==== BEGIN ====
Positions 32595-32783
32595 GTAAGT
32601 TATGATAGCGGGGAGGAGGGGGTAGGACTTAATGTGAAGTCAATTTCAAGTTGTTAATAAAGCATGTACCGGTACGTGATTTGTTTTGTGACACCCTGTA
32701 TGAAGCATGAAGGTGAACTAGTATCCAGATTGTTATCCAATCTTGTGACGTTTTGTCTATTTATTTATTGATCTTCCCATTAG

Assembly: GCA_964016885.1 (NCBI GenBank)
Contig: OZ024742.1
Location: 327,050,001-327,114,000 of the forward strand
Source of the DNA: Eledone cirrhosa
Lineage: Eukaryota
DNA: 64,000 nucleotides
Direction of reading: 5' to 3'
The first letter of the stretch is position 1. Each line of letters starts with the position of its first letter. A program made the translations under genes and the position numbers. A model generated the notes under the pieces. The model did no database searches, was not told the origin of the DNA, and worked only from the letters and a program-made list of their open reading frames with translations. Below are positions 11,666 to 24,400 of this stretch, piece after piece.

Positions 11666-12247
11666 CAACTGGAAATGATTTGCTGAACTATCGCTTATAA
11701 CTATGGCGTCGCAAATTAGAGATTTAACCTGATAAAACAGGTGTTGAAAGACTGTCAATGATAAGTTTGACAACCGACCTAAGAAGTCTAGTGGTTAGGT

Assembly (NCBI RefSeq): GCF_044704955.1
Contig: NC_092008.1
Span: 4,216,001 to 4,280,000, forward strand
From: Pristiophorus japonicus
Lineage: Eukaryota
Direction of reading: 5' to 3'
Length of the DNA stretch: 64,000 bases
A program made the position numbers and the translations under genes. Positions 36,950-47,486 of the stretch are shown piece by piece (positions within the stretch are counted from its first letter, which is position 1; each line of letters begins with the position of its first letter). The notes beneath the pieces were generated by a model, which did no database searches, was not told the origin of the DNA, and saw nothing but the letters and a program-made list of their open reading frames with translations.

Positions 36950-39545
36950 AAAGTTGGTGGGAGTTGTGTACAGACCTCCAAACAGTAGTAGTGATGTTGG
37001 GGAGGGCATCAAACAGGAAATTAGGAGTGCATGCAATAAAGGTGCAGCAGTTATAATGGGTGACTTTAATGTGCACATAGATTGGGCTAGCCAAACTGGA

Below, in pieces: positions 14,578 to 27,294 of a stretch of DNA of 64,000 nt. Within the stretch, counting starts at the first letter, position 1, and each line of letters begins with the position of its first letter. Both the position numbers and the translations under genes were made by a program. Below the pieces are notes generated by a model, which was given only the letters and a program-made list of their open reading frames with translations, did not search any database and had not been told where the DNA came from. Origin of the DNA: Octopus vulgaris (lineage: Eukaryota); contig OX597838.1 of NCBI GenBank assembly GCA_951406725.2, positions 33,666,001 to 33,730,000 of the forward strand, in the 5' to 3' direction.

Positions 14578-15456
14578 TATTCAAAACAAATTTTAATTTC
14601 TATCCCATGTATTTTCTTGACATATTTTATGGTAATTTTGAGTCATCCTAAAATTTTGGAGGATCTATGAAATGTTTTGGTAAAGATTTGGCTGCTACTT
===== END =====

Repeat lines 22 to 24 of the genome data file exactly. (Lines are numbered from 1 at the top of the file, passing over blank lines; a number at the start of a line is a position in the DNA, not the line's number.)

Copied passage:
Length of the DNA stretch: 64,000 bases
A program made the position numbers and the translations under genes. Positions 36,950-47,486 of the stretch are shown piece by piece (positions within the stretch are counted from its first letter, which is position 1; each line of letters begins with the position of its first letter). The notes beneath the pieces were generated by a model, which did no database searches, was not told the origin of the DNA, and saw nothing but the letters and a program-made list of their open reading frames with translations.

Positions 36950-39545